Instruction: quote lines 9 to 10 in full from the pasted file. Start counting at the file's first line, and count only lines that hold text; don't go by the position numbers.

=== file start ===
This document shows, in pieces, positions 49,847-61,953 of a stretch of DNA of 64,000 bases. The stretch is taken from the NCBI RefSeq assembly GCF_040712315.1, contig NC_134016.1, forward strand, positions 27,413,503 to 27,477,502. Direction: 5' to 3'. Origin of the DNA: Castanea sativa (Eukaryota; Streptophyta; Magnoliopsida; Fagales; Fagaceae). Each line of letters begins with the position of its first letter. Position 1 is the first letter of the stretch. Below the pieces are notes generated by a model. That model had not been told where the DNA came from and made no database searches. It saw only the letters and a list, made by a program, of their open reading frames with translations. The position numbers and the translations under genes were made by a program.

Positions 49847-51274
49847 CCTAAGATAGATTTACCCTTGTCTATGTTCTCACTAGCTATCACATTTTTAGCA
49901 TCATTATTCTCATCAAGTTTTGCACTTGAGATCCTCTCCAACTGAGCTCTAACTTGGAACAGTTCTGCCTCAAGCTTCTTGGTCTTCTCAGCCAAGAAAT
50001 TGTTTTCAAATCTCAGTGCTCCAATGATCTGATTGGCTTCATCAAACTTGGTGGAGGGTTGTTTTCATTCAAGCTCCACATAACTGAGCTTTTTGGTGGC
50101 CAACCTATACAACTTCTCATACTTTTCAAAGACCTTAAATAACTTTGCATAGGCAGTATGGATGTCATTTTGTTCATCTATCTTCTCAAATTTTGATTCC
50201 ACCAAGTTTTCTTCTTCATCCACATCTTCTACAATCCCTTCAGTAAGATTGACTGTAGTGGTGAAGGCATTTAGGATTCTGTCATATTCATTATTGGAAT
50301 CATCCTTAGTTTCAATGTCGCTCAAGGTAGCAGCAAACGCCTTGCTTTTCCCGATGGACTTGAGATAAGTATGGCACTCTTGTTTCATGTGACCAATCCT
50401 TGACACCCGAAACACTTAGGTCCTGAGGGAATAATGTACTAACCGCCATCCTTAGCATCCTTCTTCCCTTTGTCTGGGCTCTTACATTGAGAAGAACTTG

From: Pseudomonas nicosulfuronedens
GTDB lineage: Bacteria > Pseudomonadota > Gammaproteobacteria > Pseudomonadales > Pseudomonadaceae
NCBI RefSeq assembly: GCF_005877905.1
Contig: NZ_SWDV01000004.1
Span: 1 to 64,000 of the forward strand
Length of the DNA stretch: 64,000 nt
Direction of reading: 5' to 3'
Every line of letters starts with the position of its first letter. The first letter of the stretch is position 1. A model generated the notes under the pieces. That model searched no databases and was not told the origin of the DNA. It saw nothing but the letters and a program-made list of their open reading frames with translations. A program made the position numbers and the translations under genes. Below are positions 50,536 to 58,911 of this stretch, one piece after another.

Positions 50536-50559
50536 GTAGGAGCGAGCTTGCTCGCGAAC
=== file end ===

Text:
50401 TGACACCCGAAACACTTAGGTCCTGAGGGAATAATGTACTAACCGCCATCCTTAGCATCCTTCTTCCCTTTGTCTGGGCTCTTACATTGAGAAGAACTTG

From: Pseudomonas nicosulfuronedens